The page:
A few months ago, Freenachos also opened a temporary thread on Reddit and spent a couple of days answering questions from readers.

I played 5 million hands at the micros before I got to the high stakes. I will answer any questions.

My name is Patrick, I'm a professional poker player, owner/head coach of NachosPoker, and creator of videos for RunItOnce.

Over the course of several years, I went from a minus NL10 reg to shots (not entirely justified) at NL10k. I describe my path in detail in a blog on the RIO website.

Here's my chart for last year:

– What helped you get out of the micro-stakes?

– I will list a few main points.

Technical side: I stopped blindly copying the solver and switched to analyzing field trends and exploiting opponents’ mistakes. I started always bluffing in situations in which the field did not know how to defend itself, and simply folding when my opponents are obviously under-bluffing.

Training: In 2019, I submitted an application to Detox ( ed. – the Howard brothers’ training project ). There they helped me a lot in structuring the game.

Psychology: A huge problem for me at the micro-limits was the panicky fear of failure, I always doubted my actions and any reg seemed to me like a poker guru who plays a thousand times stronger.

Logistics: I decided not to do cashouts until I get to high stakes. I stuck to this rule until NL1k.

– Was there a specific moment when your game improved and you suddenly started winning? Or was it a gradual process?

– There were several such moments. One of them is when I first realized that you need to choose not the best bluffs, but the most suitable situations for bluffs. I remember once overbetting four pots on the river, and after much deliberation, I was shown the second nuts. It was like a light bulb went on: this works. Another was losing $10k on my first shot at NL1k. After that, I began to look at losses differently. For the first 20 minutes, I felt like complete crap, but then I realized that there are two ways to look at this situation.

1) I have never lost so much before, it will take a very long time to win it all back.

2) A couple of years ago I couldn’t even think that I could play at these limits and lose such amounts without feeling the urge to shoot myself afterward.

As a result, the girl who later became my wife and I went to the pub and got blackout drunk, celebrating my loss.

But most often this is a slow and gradual process – you analyze the hands in the solver, and experiment with the data. Most often this will end in nothing, but sometimes the result will be very useful.

– How do you assess the prospects of online poker? Will there come a time when no one will be able to play profitably? Aren't you afraid that you're spoiling your own expectations by training new regs?

– I’m sure online will live for a long time. Even with the development of technology, it will remain possible to win quite a lot (new games, some changes in current formats). There will always be amateurs, which means poker is here to stay.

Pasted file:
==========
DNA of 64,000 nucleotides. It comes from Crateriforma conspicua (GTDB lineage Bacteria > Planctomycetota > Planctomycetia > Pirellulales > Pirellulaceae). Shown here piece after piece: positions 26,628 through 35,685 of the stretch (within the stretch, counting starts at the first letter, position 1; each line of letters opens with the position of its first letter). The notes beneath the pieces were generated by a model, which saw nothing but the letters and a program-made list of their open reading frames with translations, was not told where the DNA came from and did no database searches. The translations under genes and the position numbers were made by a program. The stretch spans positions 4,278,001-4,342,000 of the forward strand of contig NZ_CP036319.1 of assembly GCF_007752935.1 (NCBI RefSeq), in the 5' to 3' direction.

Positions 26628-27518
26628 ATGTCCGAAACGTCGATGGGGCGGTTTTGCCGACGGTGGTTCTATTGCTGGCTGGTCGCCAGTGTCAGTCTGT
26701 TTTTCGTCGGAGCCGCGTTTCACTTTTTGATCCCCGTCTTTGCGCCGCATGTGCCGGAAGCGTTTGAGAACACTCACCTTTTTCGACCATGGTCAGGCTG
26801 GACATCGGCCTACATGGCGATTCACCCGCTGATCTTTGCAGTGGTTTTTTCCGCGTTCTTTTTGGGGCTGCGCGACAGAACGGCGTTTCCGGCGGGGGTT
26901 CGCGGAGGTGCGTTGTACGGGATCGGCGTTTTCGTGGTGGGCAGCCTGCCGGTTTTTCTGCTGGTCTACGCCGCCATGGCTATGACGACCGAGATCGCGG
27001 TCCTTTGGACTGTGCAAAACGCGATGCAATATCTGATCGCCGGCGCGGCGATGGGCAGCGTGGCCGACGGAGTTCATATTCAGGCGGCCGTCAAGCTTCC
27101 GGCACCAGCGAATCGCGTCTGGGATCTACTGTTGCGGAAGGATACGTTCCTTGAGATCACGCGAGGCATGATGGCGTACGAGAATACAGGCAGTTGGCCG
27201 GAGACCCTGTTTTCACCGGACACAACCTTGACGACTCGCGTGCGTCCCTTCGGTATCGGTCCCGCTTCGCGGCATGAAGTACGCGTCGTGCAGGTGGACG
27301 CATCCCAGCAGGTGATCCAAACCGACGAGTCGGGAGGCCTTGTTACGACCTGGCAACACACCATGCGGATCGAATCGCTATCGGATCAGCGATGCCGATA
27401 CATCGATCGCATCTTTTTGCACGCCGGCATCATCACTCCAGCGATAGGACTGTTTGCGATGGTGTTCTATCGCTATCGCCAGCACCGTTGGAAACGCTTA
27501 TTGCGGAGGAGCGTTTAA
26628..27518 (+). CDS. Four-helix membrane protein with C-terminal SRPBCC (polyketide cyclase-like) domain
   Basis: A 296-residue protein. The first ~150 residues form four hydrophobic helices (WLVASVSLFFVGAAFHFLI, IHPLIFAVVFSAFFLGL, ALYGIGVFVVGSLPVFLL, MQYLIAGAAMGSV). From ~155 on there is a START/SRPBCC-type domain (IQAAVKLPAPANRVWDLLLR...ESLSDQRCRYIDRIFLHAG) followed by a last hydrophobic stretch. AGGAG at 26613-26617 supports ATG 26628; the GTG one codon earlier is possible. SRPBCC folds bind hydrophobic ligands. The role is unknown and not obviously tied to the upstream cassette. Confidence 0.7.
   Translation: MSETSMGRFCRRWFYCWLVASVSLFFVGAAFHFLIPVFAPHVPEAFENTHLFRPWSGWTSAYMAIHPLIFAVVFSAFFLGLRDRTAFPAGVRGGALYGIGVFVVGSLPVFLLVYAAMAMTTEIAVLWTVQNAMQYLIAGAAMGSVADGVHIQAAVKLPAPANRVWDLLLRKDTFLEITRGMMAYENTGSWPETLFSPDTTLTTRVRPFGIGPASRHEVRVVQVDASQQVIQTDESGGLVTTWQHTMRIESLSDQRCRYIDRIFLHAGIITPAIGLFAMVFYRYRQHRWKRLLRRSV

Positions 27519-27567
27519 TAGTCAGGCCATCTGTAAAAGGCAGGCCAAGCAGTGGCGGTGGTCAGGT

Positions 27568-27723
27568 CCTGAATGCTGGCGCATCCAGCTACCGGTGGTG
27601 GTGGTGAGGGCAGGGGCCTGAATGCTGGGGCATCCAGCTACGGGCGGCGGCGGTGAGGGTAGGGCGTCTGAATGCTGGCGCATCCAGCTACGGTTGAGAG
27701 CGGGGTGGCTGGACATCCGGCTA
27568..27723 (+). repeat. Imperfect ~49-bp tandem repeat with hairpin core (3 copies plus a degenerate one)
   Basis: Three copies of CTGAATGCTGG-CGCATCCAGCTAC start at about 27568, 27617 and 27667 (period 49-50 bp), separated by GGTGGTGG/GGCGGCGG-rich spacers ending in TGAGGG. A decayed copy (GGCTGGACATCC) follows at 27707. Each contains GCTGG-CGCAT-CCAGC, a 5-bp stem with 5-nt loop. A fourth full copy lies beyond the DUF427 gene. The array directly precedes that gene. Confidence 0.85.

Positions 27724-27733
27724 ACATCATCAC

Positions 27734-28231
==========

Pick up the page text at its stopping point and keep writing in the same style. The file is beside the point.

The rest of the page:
I don't think my training has much impact on the average level of the field, there are too many people playing poker. If we take all the training funds, the effect, of course, will be much more noticeable. But this doesn't bother me too much. I try to constantly bring something new to my game and experiment to beat the field.

– What is the point of regwars at high limits? Isn't it more profitable to go lower, where there are many amateurs?

– My win rate hardly changes when moving to a new limit. The picture is similar for students. There are indeed fewer amateurs at high stakes, but the rake is also significantly lower. There are still a lot of amateurs at NL1k-2k, especially if you play with select.

– What is the best way to find flaws in your game? Name the three most common leaks that you should pay attention to first.

– 1. Defending the flop is the easiest thing anyone can learn. If you reach a good level here, the game on other streets will improve.

2. This is more complicated, but almost all players have a very strong betting range and a weak checking range. An easy way to fix this is to bet small with your entire range, but this doesn't always work. This is a significant leak, but it is not so easy to correct.

3. Players too often fold to a half-pot bet on the river, especially in small pots.

If I give general recommendations, I would advise starting with preflop, now it’s easy to find free ranges. Work with them, this will help you build a plan for the flop. Start with the simplest, gradually complicating the analysis. Five years ago I took notes on my own in Word, but now our students receive a 500-page book with detailed instructions for the game. The most important thing is to make a plan and build a strategy.

– Give examples of textures on which the field overdoes protection and on which it does not protect enough.

– Not enough:

– In most polarizing situations, people choose to check, especially against delayed continuation bets.

– Low textures

– 4-flush boards

Overdoing it:

– On the river, after calling a check-raise on the turn. Most often they defend well against three barrels; In general, there are not many lines against which one defends too much.

In general, it depends on the limits. At low limits, the field folds more often and bluffs less, compared to high stakes.

– It always seems to me that my opponents never bluff and call me on everything. How do I deal with this?

– Working with the databases helped me a lot. Let's say we get half a pot on the river. For a call to be profitable, your opponent must be bluffing 25% of the time. Most regulars in this situation try to guess their opponent's range, but we just can't say for sure whether he will be bluffing 28% or 22%. Even if your guess turns out to be correct, you will still lose the hand more often, and this leads to self-doubt.

Instead of this guessing game, I study the bluff frequencies of regs over a distance of 200 million hands. If the average reg is bluffing in this situation, I call. And although I will lose more often (this is an inevitable reality in games with pot odds), it is much easier to accept this when you understand that your decisions are based on some kind of calculation.

Working with large databases is also too difficult, so I’ll give you a few tips that will help you quickly correct obvious leaks:

1. Call half-pot bets on the river more often.

2. If you are going to bluff, but think about calling for more than 20 seconds, it is better to fold.

3. If you are in doubt about whether to bluff or not, close your eyes and bluff, this is usually the best decision.

A lot depends on the limits and rooms you play in, but these tips can be a good starting point.